Richard Burton, the movie star, escapes riotous fans by wearing a plumber's disguise. Lucy Carter mistakes him for a much needed plumber, and brings him back to the office to fix a sink. Lucy later ...
An anthology comedy series featuring a line up of different celebrity guest stars appearing in anywhere from one, two, three, and four short stories or vignettes within an hour about versions of love and romance.
The show is about doctors Marcus Welby, a general practitioner and Steven Kiley, Welby's young assistant. The two try to treat people as individuals in an age of specialized medicine and ... See full summary »
One of the many variety shows available in the 1970s (along with Sonny and Cher, Captain and Tennille, Donny and Marie, etc). Hosted by African American comic actor Flip Wilson, this show ... See full summary »
Deacon Frye, head of the First Community Church of Philadelphia, is trying to keep everything in his church firmly under control. His new assistant, Rev. Reuben Gregory, however, has some ... See full summary »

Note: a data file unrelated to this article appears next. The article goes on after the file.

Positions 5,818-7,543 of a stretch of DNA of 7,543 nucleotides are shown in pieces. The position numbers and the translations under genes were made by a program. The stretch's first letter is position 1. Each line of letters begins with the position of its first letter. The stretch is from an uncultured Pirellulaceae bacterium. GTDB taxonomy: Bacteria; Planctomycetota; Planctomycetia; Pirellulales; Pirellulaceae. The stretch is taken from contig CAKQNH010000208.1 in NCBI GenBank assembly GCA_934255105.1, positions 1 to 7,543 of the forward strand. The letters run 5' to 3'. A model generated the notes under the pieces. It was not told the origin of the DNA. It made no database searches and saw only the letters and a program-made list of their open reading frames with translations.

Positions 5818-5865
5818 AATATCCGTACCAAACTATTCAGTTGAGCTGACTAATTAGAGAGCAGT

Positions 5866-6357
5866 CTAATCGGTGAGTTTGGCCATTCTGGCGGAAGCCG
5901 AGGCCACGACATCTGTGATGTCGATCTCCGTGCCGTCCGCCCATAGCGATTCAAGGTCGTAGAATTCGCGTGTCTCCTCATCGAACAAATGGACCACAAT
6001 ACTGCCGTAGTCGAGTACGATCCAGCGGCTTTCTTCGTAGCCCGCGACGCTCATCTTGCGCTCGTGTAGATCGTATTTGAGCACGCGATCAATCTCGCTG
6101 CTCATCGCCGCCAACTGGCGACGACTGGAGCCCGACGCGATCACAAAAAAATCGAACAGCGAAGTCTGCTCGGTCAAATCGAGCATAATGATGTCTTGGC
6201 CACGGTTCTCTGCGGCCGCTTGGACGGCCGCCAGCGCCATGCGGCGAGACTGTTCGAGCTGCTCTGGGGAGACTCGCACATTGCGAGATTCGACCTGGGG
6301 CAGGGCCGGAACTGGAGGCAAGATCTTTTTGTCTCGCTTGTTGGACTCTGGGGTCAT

Anna Maria Horsford
Nicky and Tacy are going to be married. Nicky wants to save up money for a house, but Tacy dreams of starting off with their own home on wheels--a trailer. After the two are hitched, they ... See full summary »
Lucy Carter, a widow with two teenage kids (Kim and Craig), moves to Los Angeles and takes a job as secretary to her supercilious brother-in-law Harrison Carter, owner of an employment agency. Lucy's overzealous manner often caused her to stumble into embarrassing slapstick situations, much to the chagrin of her best pal Mary Jane.Written by
Marty McKee <firstname.lastname@example.org>
If you have fond memories of "Here's Lucy" from your childhood, the easiest way to retain them is never to re-watch this series. The plots are trite; the jokes are flat; and the overacting by both Lucille Ball and Gale Gordon is painful to watch.
At one time, Lucy had been the queen of television comedy, but that had been with the benefit of talented writers and a brilliant cast. Without those, Lucy is left to rely only on physical comedy, and that alone cannot carry a show, no matter the laughtrack volume.
I'm convinced that the only reason this series was a ratings success on CBS was that viewers had been watching some version of Lucy on Monday nights since the early '50s, and they were unaware that they could change the channel.
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